Harris, Reed & Seiferth
Anyone who's been through a flood knows that recovering after this kind of disaster isn't easy. You're forced to accept that irreplaceable family treasures and memories may be gone forever, your furniture is destroyed, potentially along with your home. It's a devastating and emotional moment and a lot to take in all at once. But you know the only thing you can do is move forward, and begin the steps needed to restore your home.
As soon as the floodwaters recede, you can return to your home as long as officials give the OK to do so. Before entering your home, however, make sure it is safe!
Tips for staying safe upon return:
Tips for claim reporting:
Another important step to take when recovering from a flood is reporting your loss immediately to your insurance agent or carrier. While flood coverage is typically not provided under most homeowners and renters policies, flood insurance may be available to you through the federally regulated program known as the National Flood Insurance Program (NFIP). If you need assistance to locate your flood insurance carrier, you can call 1-800-621-FEMA (3362). A claims adjuster should contact you within a day or two after report of the claim, depending on the severity of the flood event.
When reporting a claim, you should have the following information available:
Tips for inspections:
The next step, according to the Federal Emergency Management Agency (FEMA), is to prepare for your inspection. After deeming the structure safe for entry, take as many photos or videos of the flood-damaged property on the outside and inside. Take pictures of high-cost items as well like washers and dryers, hot water heaters, televisions and kitchen appliances. It's also a good idea to separate the damaged from undamaged items prior to the inspection.
When the adjuster arrives, they will inspect your property including taking measurements and photos and give you an overview of the NFIP flood claims process. Remember that some flood insurance claims are more complex than others. Some may be opened and closed quickly, while others may take weeks or even months to resolve.
If your vehicle was also damaged in a flood event, it's best to call your auto insurance provider to see if you're covered for the loss.
For this reason, you should always be prepared and remember these Flood driving safety tips:
Again, you should always refrain from driving on flooded roadways. Although it's not the first thing that comes to mind when most people think about flooding, driving on flooded roads could cause life-threatening injuries.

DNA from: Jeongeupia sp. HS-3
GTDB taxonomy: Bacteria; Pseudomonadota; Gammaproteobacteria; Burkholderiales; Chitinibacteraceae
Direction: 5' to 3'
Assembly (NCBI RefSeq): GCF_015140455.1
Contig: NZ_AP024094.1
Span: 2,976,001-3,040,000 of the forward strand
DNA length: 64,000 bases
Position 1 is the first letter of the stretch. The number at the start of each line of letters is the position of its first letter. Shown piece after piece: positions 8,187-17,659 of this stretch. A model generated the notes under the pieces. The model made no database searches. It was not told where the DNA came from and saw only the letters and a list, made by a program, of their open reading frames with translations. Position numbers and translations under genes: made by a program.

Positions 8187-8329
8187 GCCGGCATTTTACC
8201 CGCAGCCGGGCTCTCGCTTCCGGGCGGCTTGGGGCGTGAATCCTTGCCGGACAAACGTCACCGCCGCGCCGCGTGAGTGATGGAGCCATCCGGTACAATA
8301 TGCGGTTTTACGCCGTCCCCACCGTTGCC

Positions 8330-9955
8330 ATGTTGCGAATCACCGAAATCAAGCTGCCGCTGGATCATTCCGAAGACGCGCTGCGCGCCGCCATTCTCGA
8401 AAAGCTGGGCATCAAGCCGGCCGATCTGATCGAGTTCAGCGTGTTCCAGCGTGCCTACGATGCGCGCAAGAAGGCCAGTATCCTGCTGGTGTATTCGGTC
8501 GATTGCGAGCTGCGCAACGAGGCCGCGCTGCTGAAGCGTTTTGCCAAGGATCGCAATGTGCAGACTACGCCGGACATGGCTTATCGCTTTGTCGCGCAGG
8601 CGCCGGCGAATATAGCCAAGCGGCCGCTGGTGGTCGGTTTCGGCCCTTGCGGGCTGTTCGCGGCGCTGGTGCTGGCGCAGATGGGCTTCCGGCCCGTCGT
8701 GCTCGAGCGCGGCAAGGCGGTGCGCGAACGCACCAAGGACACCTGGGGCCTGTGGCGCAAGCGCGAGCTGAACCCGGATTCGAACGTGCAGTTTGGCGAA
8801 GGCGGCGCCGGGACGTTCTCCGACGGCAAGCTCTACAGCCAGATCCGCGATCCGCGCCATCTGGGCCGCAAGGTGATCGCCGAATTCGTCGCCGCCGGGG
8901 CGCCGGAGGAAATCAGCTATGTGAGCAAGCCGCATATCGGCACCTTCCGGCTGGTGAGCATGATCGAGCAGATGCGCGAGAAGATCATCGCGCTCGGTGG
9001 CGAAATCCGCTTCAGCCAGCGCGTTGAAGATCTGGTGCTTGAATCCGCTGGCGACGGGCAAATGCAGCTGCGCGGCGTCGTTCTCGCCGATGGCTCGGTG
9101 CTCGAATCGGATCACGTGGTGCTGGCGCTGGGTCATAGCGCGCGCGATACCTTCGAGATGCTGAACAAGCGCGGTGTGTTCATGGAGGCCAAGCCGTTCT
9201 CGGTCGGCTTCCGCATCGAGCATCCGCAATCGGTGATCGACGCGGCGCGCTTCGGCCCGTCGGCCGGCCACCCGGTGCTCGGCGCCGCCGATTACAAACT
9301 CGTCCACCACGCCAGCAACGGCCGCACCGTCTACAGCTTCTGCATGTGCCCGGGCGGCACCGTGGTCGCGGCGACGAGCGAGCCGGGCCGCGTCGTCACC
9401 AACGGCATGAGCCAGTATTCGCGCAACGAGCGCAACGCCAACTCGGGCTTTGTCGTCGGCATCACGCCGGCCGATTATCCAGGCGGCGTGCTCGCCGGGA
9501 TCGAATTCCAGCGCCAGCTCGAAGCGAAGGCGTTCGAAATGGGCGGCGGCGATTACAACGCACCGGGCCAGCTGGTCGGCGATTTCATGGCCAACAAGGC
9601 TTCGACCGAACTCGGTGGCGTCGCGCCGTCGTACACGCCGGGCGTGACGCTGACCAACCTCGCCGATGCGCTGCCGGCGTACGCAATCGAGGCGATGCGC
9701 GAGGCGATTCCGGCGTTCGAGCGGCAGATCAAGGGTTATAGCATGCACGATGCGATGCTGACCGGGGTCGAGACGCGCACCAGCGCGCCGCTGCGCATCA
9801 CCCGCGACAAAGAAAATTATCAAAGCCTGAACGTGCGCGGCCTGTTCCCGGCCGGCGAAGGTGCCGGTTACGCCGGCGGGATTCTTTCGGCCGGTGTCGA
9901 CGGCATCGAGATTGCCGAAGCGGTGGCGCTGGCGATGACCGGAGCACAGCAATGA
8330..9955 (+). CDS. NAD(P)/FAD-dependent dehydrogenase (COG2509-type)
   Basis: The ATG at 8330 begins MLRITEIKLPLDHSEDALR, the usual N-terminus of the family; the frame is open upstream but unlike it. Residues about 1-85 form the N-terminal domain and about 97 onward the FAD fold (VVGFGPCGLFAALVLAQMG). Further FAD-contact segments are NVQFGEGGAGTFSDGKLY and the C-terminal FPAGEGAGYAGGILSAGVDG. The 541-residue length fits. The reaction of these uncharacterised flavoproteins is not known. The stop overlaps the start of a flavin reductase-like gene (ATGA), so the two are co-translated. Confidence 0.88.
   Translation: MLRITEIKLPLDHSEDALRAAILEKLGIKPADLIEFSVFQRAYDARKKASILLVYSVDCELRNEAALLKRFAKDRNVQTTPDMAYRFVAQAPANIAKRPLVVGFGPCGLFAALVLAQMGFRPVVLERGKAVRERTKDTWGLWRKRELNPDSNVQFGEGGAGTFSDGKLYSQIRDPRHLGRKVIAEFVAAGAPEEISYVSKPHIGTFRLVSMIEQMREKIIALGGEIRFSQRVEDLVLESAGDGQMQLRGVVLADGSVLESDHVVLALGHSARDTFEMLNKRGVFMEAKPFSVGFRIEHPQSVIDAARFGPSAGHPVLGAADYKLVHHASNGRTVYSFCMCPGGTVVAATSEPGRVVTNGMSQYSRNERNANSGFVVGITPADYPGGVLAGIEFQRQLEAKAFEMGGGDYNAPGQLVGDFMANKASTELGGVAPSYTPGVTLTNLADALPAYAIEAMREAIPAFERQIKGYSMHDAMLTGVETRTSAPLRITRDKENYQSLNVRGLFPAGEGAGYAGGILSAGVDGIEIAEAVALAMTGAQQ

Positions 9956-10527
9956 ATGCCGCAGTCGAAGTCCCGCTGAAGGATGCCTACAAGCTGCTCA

Looking for Auto Insurance? Your safety while you are driving is important to us. Take a look at quoting an Auto Insurance policy with us. You will get peace of mind knowing your auto insurance policy is backed by experts that will get you on the road quickly and fairly in the event of a loss.
(with drinking water, non-perishable food, first-aid materials, blankets, a battery-powered radio, a flashlight and extra batteries) and your family and immediately move to higher ground. Don't wait for evacuation instructions during a flash flood.
If a flood is likely but hasn't yet occurred
If you have time before a flood affects your home and a flash flood isn't a threat, you should activate your flood plan. Start with moving your valuables to upper floors and securing your outdoor belongings. Turn off utilities at the main valves. Disconnect any electrical appliances, but not if you are wet or standing in water. Listen to the television or radio and follow any instructions.
You should be ready to evacuate. Close and lock your doors and windows. Have your emergency kit handy, as well as you car keys, a charged cell phone, credit cards and insurance information.
During an evacuation
Once you leave your house, make sure you are aware of the dangers you could encounter while trying to get to higher ground. Here are some rules:
Note that while you can purchase flood insurance at any time, there is a 30-day waiting period for coverage through the NFIP after you've applied and paid the premium before your policy is effective. However, we have several different options that will provide coverage with just a 10-day waiting period, or even immediately with a flood endorsement!
According to the National Flood Insurance Program (NFIP), everyone lives in a flood zone. Even those who don't live near water are at risk, because anywhere it rains, it can flood. Heavy rains, clogged or insufficient drainage systems, nearby construction projects, broken water mains and inadequate levees and dams can cause flooding that put your home and belongings at risk.
Your home is one of your greatest investments. It's important to prepare ahead should disaster occur. Here are three simple steps to help make sure you're ready in the event of a flood.
It's important to know that most home policies don't cover flooding and just a few inches of water damage can cost thousands. To find out if you live in an area that is at risk for flooding, type in your address in the FEMA Flood Map Service Center and use this interactive tool to learn more.
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